Solomon’s Builders Freemasons, Founding Fathers and the Secrets of Washington D. C

History / Military

Solomon’s Builders: Freemasons, Founding Fathers and the Secrets of Washington D. C. by Christopher Hodapp
Curse Tablets and Binding Spells from the Ancient World edited by John G. Gager
War Neurology (Frontiers of Neurology and Neuroscience) by L. Tatu
Edward Caudill, “Intelligently Designed: How Creationists Built the Campaign against Evolution”
Mika Ojakangas, “On the Greek Origins of Biopolitics: A Reinterpretation of the History of Biopower”

Solomon’s Builders: Freemasons, Founding Fathers and the Secrets of Washington D. C. by Christopher Hodapp

English | December 21, 2006 | ISBN: 1569755795 | EPUB | 324 pages | 3.5 MB

DID THE FREEMASONS CREATE THE UNITED STATES OF AMERICA?
Step back in time to the birth of a revolutionary new republic and discover how the utopian ideals of a visionary secret society laid the foundation for the most powerful nation on earth. Follow George Washington, Benjamin Franklin and other Founding Fathers as they transform the democratic principles of their Masonic lodges into a radical new nation.
Solomon’s Builders unravels history from myth as it takes you on a Freemason’s tour of Washington, D.C. It reveals the evidence of Masonic influence during the construction of America and its new capital, including clues hidden in plain sight:
•Masonic connections to national monuments
•Puzzling pentagrams and symbolism in city streets
•The mysterious temples of the “Widow’s Sons”
Solomon’s Builders relates the true stories of these visionary founders, and the fascinating meaning behind the cryptic codes, enigmatic symbols and intriguing architecture that is reputedly the basis for the sequel to The Da Vinci Code, Dan Brown’s novel The Lost Symbol.

Curse Tablets and Binding Spells from the Ancient World edited by John G. Gager

English | September 24, 1992 | ISBN: 0195062264, 0195134826 | EPUB | 296 pages | 4.3 MB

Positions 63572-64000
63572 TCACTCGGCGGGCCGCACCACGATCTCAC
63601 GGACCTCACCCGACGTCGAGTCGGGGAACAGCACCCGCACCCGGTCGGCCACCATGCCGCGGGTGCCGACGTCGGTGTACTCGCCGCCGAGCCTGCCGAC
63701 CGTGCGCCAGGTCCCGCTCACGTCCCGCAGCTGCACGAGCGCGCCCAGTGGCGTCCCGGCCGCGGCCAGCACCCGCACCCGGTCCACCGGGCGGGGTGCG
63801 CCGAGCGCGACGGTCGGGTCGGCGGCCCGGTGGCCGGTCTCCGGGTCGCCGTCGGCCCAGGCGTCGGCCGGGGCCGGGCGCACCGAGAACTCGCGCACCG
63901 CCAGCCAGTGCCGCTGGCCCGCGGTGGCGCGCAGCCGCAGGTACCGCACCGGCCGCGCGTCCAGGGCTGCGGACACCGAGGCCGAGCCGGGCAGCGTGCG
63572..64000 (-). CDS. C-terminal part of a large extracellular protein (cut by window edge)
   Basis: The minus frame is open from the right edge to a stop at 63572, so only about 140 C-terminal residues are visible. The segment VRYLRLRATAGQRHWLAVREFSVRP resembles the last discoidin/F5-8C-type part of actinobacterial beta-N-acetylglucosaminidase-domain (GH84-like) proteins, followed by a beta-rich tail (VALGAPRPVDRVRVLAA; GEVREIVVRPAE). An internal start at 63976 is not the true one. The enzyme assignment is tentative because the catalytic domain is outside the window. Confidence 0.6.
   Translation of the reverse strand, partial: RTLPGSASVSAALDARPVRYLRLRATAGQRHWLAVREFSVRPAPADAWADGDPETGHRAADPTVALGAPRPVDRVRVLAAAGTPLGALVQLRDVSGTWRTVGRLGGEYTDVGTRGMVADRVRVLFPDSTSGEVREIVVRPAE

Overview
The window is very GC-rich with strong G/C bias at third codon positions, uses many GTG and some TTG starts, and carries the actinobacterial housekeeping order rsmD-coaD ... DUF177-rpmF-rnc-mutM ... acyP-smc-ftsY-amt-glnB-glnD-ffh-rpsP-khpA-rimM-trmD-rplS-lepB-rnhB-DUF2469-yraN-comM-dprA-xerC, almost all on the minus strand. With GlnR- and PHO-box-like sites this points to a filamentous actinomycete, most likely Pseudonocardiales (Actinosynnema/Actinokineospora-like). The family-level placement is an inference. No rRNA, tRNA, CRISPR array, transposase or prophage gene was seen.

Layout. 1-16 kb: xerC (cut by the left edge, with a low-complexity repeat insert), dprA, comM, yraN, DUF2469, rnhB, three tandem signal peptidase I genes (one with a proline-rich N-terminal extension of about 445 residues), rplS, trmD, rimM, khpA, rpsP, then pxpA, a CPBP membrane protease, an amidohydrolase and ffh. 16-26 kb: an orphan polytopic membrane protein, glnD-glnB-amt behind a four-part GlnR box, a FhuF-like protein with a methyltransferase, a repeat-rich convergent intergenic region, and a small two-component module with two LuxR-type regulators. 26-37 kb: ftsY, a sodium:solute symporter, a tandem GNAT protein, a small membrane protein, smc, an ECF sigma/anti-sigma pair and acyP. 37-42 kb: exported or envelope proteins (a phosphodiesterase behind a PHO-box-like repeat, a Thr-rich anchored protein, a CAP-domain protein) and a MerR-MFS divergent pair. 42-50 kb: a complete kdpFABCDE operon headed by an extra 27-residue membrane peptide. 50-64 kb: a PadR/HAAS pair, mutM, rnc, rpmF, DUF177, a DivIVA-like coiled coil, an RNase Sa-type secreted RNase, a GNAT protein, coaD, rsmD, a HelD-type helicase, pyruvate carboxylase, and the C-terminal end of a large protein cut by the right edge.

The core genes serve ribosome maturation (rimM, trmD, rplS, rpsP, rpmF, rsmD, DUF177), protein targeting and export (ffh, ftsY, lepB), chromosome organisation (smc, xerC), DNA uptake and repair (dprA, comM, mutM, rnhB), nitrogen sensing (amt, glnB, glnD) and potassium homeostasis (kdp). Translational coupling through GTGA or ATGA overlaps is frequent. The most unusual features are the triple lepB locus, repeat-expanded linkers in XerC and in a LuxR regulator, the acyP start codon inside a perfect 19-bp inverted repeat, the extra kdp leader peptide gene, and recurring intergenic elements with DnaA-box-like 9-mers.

In the ancient Greco-Roman world, it was common practice to curse or bind an enemy or rival by writing an incantation on a tablet and dedicating it to a god or spirit. These curses or binding spells, commonly called defixiones were intended to bring other people under the power and control of those who commissioned them. More than a thousand such texts, written between the 5th Century B.C.E. and the 5th Century C.E., have been discovered from North Africa to England, and from Syria to Spain. Extending into every aspect of ancient life–athletic and theatrical competitions, judicial proceedings, love affairs, business rivalries, and the recovery of stolen property–they shed light on a new dimension of classical study previously inaccessible.
Here, for the first time, these texts have been translated into English with a substantial translator’s introduction revealing the cultural, social, and historical context for the texts. This book will interest historians, classicists, scholars of religion, and those concerned with ancient magic.

War Neurology (Frontiers of Neurology and Neuroscience) by L. Tatu

English | 4 Apr. 2016 | ISBN: 3318056057 | 244 pages | PDF | 4.96 MB

Interest in the history of neurological science has increased significantly during the last decade, but the significance of war has been overlooked in related research. In contrast, this book highlights war as a factor of progress in neurological science. Light is shed on this little-known topic through accounts given by neurologists in war, experiences of soldiers suffering from neurological diseases, and chapters dedicated to neurology in total and contemporary war. Written by experts, the contributions in this book focus on the Napoleonic Wars, the American Civil War, the Franco-Prussian War of 1870, World Wars I and II, and recent conflicts such as Vietnam or Afghanistan. Comprehensive yet concise and accessible, this book serves as a fascinating read for neurologists, neurosurgeons, psychiatrists, historians, and anyone else interested in the history of neurology.